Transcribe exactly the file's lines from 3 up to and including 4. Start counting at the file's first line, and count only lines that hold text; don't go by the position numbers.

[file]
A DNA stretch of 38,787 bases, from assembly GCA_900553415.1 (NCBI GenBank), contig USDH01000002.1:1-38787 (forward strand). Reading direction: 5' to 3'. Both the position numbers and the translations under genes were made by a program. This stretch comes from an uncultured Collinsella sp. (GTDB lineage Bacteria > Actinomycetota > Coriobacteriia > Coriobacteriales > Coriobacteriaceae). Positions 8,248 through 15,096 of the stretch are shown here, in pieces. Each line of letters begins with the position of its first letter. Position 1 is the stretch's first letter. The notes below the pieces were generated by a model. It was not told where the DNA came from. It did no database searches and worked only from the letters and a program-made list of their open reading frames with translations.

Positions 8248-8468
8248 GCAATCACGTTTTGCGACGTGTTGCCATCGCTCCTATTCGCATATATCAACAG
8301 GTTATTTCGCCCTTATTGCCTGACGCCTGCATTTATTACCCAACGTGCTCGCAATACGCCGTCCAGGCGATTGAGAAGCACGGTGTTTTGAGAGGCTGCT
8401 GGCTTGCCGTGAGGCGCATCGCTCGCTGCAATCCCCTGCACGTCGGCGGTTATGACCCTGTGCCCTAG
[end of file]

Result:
8248 GCAATCACGTTTTGCGACGTGTTGCCATCGCTCCTATTCGCATATATCAACAG
8301 GTTATTTCGCCCTTATTGCCTGACGCCTGCATTTATTACCCAACGTGCTCGCAATACGCCGTCCAGGCGATTGAGAAGCACGGTGTTTTGAGAGGCTGCT